Tanganyikan scale-eating cichlids studied


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The evolutionary history of Lake Tanganyika's scale-eating cichlids has been reconstructed by Austrian scientists.

Publishing their results in the latest issue of the journal Molecular Phylogenetics and Evolution, Stephan Koblmller, Bernd Egger, Christian Sturmbauer and Kristina Sefc examine the phylogenetic relationships of the Tanganyikan cichlid tribe Perissodini using a 1416-base pair DNA sequence of two mitochondrial genes (ND2 and partial control region) and from 612 AFLP (Amplified Fragment Length Polymorphism) markers.

The tribe Perissodini includes nine species, seven of which (Perissodus eccentricus, Perissodus microlepis, Plecodus elaviae, Plecodus multidentatus, Plecodus paradoxus, Plecodus straeleni and Xenochromis hecqui) are scale-eating species and the other two (Haplotaxodon microlepis and H. trifasciatus) feeding on zooplankton and small fish.

The results of the study confirm the placement of Haplotaxodon within the Perissodini, and also confirm the specific status of H. trifasciatus, a species described in 1999.

The authors also investigated the ages in which the Perissodini and lineages within the Perissodini evolved, and found that the Perissodini split off from its most recent ancestors 3.3"4.6 million years ago, making them ...one of the last tribes to emerge in the course of the primary Tanganyika radiation, which presumably took place right fter the establishment of a truly lacustrine environment....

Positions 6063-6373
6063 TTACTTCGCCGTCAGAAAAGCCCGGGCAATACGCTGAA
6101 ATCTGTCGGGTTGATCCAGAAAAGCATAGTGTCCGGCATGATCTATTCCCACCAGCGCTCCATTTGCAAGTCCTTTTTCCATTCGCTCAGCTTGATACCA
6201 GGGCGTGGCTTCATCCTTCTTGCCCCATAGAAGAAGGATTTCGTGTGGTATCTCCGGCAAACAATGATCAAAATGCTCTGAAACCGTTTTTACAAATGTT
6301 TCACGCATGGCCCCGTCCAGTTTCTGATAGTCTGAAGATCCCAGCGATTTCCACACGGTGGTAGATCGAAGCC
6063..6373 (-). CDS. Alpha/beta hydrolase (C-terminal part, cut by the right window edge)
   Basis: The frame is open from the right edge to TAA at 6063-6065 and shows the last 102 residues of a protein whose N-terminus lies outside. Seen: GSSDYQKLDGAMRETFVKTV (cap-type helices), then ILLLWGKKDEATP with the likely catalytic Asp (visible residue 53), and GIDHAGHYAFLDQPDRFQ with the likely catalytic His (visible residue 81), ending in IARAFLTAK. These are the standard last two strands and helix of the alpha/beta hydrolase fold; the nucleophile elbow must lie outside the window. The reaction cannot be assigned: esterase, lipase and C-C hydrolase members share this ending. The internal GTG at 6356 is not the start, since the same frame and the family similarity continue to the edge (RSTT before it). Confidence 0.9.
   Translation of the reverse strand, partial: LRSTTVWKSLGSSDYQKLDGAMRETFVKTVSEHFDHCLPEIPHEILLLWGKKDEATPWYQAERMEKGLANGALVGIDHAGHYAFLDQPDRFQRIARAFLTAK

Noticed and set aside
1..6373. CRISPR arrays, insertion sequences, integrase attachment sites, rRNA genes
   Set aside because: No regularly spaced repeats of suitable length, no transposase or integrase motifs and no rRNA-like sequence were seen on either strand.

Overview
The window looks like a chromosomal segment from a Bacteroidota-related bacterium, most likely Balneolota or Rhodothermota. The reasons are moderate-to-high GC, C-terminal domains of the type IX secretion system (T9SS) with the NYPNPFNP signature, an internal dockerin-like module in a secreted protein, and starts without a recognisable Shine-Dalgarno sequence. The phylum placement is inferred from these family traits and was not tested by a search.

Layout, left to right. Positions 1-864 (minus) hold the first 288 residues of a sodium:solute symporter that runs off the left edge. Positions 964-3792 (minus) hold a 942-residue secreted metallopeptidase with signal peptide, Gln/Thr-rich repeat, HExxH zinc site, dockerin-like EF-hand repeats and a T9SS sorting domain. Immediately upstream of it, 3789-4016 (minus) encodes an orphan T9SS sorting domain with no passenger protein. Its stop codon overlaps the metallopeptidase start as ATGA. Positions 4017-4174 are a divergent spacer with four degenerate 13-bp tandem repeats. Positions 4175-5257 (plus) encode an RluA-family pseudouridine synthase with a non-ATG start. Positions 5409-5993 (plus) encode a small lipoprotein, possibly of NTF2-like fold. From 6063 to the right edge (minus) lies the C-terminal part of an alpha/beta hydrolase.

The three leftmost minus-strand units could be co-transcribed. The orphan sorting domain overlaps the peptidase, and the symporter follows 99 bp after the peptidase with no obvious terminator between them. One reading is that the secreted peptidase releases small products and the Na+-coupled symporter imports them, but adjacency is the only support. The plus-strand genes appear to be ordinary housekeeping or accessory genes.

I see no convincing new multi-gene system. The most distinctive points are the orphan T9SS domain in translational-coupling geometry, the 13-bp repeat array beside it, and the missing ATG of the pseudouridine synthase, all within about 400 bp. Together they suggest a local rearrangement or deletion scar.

Within the Perissodini, most of the radiation was found to have occurred 1.5"2 million years ago, with most species being older than 1 million years.

This rapid speciation also occurred at about the same time in many other Tanganyikan cichlid groups (e.g. Ectodini, Limnochromini, Bathybatini, and Lamprologini) and even in the platytelphusid crabs in the lake.

This suggests that the diversification of these groups were triggered by the same environmental factors, possibly a major drop in lake water level associated with increasing aridity in eastern Africa.

The authors also found that most of the Perissodini evolved in deep-water habitats, and that the group colonised the shallow habitat only recently.

For more information, see the paper: Koblmller, S, B Egger, C Sturmbauer and KM Sefc (2007) Evolutionary history of Lake Tanganyika s scale-eating cichlid fishes. Molecular Phylogenetics and Evolution 44, 1295"1305.